Cypress Oil comes from several species of coniferous evergreens in the Cupressaceae botanical family, whose members are naturally distributed throughout warmer temperate and subtropical regions of Asia, Europe, and North America. Known for their dark foliage, round cones, and small yellow flowers, Cypress trees typically grow to be around 25-30 meters (roughly 80-100 feet) tall, notably growing in a pyramidal shape, particularly when they are young.
Cypress trees are speculated to have originated in ancient Persia, Syria, or Cyprus and to have been brought to the Mediterranean region by Etruscan tribes. Among the ancient civilizations of the Mediterranean, Cypress acquired connotations with the spiritual, becoming symbolic of death and mourning. As these trees stand tall and point heavenward with their characteristic shape, they also came to symbolize immortality and hope; this can be seen in the Greek word 'Sempervirens', which means 'lives forever' and which forms part of the botanical name of a prominent Cypress species used in oil production. The symbolic value of this tree's oil was recognized in the ancient world as well; the Etruscans believed it could ward off the smell of death just as they believed the tree could ward off demons and often planted it around burial sites. A sturdy material, Ancient Egyptians used Cypress wood to carve out coffins and adorn sarcophagi, while the Ancient Greeks used it to carve statues of the gods. All over the ancient world, carrying a Cypress branch was a wide used sign of respect for the dead.
Throughout the Middle Ages, Cypress trees continued to be planted around grave sites in representation of both death and the immortal soul, though their symbolism became more closely aligned with Christianity. Continuing throughout the Victorian era, the tree maintained its associations with death and continued to be planted around cemeteries in both Europe and the Middle East.
Today, Cypress trees are popular ornamentals, and their wood has become a prominent building material known for its versatility, durability, and aesthetic appeal. Cypress Oil has likewise become a popular ingredient in alternative remedies, natural perfumery, and cosmetics. Depending on the variety of Cypress, its essential oil can be yellow or dark blue to bluish green in color and has a fresh woody aroma. Its aromatic nuances may be smoky and dry or earthy and green.
Cypress has been well known for its therapeutic benefits throughout history, going as far back as the time of the Ancient Greeks when Hippocrates is said to have used its oil in his bath to support healthy circulation. Cypress has been used in traditional remedies in multiple parts of the world to treat pain and inflammation, skin conditions, headaches, colds, and coughs, and its oil remains a popular ingredient in many natural formulations addressing similar ailments. Cypress Essential Oil is additionally known to have applications as a natural preservative for food and pharmaceuticals. The main chemical constituents of some prominent varieties of Cypress Essential Oil include alpha-Pinene, delta-Carene, Guaiol, and Bulnesol.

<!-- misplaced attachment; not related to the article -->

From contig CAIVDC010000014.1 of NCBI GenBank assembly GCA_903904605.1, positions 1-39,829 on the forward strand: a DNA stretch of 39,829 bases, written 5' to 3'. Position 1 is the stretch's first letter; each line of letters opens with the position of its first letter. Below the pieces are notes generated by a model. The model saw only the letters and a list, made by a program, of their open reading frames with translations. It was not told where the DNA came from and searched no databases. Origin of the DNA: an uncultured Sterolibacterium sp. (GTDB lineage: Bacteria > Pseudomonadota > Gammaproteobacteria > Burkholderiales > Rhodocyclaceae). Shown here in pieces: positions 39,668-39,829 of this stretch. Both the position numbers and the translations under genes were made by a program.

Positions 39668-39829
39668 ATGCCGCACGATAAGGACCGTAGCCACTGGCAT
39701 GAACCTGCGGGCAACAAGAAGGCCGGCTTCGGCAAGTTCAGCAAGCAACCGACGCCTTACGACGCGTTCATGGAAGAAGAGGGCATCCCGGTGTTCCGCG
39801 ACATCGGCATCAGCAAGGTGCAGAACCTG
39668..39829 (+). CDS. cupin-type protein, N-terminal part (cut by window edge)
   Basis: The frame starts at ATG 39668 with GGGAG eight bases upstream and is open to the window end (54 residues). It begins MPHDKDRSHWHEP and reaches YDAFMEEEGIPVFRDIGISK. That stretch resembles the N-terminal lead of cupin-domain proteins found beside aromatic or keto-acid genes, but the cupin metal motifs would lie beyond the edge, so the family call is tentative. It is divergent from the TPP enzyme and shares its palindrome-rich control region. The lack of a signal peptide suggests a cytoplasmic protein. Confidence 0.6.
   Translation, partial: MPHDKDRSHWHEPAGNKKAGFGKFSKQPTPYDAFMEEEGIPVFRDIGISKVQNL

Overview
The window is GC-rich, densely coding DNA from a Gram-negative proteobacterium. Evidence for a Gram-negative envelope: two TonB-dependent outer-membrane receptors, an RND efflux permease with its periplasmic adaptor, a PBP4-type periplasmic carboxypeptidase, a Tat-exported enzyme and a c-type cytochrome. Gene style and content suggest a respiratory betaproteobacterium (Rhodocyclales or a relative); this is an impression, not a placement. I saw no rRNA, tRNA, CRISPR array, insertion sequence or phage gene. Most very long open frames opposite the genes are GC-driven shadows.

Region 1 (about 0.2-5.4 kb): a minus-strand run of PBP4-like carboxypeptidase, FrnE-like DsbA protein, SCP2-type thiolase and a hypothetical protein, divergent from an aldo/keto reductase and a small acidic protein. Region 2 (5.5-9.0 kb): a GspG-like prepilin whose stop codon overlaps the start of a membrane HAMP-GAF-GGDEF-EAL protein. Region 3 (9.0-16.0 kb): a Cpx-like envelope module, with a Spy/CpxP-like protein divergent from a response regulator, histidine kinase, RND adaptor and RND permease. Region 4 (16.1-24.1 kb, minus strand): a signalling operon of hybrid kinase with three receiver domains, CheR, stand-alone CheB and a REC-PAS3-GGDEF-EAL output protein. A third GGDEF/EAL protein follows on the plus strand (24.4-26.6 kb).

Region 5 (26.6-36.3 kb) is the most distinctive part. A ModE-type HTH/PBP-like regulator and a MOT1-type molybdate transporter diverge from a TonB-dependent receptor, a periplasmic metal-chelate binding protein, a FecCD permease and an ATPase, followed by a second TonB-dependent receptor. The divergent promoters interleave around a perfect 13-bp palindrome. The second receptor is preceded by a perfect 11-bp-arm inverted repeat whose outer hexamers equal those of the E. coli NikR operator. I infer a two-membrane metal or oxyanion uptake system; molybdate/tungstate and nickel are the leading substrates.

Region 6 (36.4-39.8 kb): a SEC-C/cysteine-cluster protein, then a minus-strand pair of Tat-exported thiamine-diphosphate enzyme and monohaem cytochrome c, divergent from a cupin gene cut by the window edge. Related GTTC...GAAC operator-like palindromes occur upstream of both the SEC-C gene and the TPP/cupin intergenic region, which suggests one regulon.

ALPHA-PINENE is known to:
DELTA-CARENE is known to:
GUAIOL is known to:
BULNESOL is known to:
Used in aromatherapy, Cypress Essential Oil is known for its strong woodsy scent, which is known to help clear airways and promote deep, relaxed breathing. This aroma is further reputed to have an energizing and refreshing influence on the mood while helping to keep the emotions grounded. When included in an aromatherapy massage, it is known to support healthy circulation and confers an especially soothing touch that has made it popular in blends addressing tired, restless, or aching muscles. Used topically, Cypress Essential Oil is known to be purifying and to help improve the appearance of acne and blemishes, making it especially suitable for inclusion in cosmetic formulations intended for oily skin. Also known as a powerful astringent, Cypress Essential Oil makes a great addition to toning products to tighten the skin and impart a sense of invigoration. Cypress Oil's pleasant aroma has made it a popular essence in natural deodorants and perfumes, shampoos and conditioners – particularly masculine varieties.
Depending on the variety, Cypress trees may thrive in a range of different environments and growing conditions. In general, they prefer temperate to warm climates and are considerably hardy trees, known to thrive in nutrient poor soil and to be highly resilient against disease and pollution. Incidentally – in tune with their symbolic associations with immortality – wild growing Cupressus sempervirens L (Mediterranean Cypress) trees can live over a thousand years, with one specimen in Iran reputed to be roughly 4000 years old!
As ornamentals, Cypress trees' adaptability help them to survive in a variety of circumstances, although they are more likely to thrive with regular pruning and with the use of mulch around their young roots – this serves both to protect them from the cold during winter, and to safeguard them against encroaching weeds.
Cypress Essential Oil is steam distilled from the needles and leaves or from the wood and bark, depending on the variety of tree used to obtain it. Two prominent varieties are the Mediterranean Cypress and the Blue Cypress (Callitris intratropica), which is native to Australia.